Let T1 denote any initial temperature between 300 K. and 200 K. This parameter value determines a unique curve of P2 versus T2 (as described above for the cases T1 =300 K. and T1 =200 K.) which intersects the boundaries of the mixed phase region at specific points. These intersection points correspond to unique values of the expansion ratio r that can be determined from equation (3) or (4). FIG. 2 gives the graphs of these threshold expansion ratios represented by r=rmixed (T1) and r=rsolid (T1) that correspond to intersections with the O2 vaporization curve and with the N2 sublimation curve, respectively. The region bounded by these curves and the two vertical ordinate lines T1 =200 K. and T1 =300 K. represents the mixed phase region of FIG. 1.

These graphs shown in FIG. 2 are important because they give detailed information about the phase transformation such as the minimum required expansion ratio needed to enter the mixed phase region starting from any initial temperature T1 as well as the minimum required expansion ratio needed to pass out of this region and into the solid phase region. For example, if T1 =275 K., these threshold expansion ratios would be rmixed =49.68 and rsolid =76.78, respectively, which can be read off the graphs directly by following the T1 =275 K. ordinate line vertically upward to the r=rmixed and r=rsolid curves and reading the expansion ratios at these intersections respectively.

In order to obtain maximum phase transformation, the preferred embodiment of the air-powered atmospheric engine will always employ expansion ratios that send the air into the solid phase region. Thus, if T1 =300 K., the minimum required expansion ratio would be 100.79.

The above examples, along with FIG. 2 clearly show the advantage of cooling the air before allowing it to enter into the expansion chamber because for equal expansion ratios the air will be driven further into the solid phase region if it is pre-cooled. This will result in a more complete phase transformation (i.e., a greater phase transformation ratio).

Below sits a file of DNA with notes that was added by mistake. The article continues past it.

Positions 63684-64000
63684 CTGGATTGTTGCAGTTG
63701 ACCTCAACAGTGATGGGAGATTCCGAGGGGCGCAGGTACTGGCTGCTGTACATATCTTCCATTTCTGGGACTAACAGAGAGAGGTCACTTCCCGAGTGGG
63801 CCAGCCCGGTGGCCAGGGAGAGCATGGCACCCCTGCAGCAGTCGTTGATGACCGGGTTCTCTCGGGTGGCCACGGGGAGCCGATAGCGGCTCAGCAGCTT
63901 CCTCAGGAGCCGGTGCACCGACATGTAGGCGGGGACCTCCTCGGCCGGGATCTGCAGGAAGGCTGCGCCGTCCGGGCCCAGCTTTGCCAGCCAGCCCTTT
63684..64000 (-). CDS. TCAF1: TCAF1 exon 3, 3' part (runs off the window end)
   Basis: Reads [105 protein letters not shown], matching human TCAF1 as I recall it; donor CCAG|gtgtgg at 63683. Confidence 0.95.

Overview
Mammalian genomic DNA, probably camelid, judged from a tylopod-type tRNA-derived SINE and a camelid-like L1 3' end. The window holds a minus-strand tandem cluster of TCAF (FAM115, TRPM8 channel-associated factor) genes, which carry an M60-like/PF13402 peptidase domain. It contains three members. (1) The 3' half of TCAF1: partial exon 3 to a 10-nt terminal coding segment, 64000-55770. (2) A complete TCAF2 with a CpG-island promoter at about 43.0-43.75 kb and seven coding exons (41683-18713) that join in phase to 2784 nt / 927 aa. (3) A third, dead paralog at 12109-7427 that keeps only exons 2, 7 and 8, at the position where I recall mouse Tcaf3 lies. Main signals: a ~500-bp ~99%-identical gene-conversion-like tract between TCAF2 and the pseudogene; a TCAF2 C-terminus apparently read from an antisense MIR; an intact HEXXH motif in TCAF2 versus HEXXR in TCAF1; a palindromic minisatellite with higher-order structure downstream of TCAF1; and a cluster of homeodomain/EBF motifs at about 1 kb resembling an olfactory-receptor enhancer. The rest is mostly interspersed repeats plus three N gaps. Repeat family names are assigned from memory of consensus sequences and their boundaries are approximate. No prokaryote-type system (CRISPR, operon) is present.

In view of the very low cryogenic air temperatures generated inside the expansion chamber when these high expansion ratios are executed, the air is sent through a very large temperature gradient as it expands within the chamber. This temperature range is so high that it would be difficult to maintain an even approximate adiabatic expansion process if the walls of the chamber were kept at standard ambient atmospheric temperature (i.e., 290 K.). (These high wall temperatures would also tend to inhibit the phase transformation process.) Consequently, in the preferred embodiment of the invention, the expansion chamber is mounted inside a cryogenic Dewar vessel that is filled with very cold liquid air obtained as a by-product from melting solid air particles that were produced from previous expansions. The temperature of this liquid is not too far above the triple point of atmospheric air which is approximately 61 K. (-212 C. or -350 F.). Thus, the walls of the expansion chamber are in direct contact with this cold liquid air and are therefore maintained at very low cryogenic temperatures. This low temperature environment of the expansion chamber not only makes an adiabatic process easier to achieve but it also enables the expansion process to become nearly isentropic as well. That is to say, the net increase in the entropy ΔS of the air as it expands through the gaseous phase is very small. Thus, this low temperature environment of the chamber further assists the self-induced, spontaneous phase transformation process.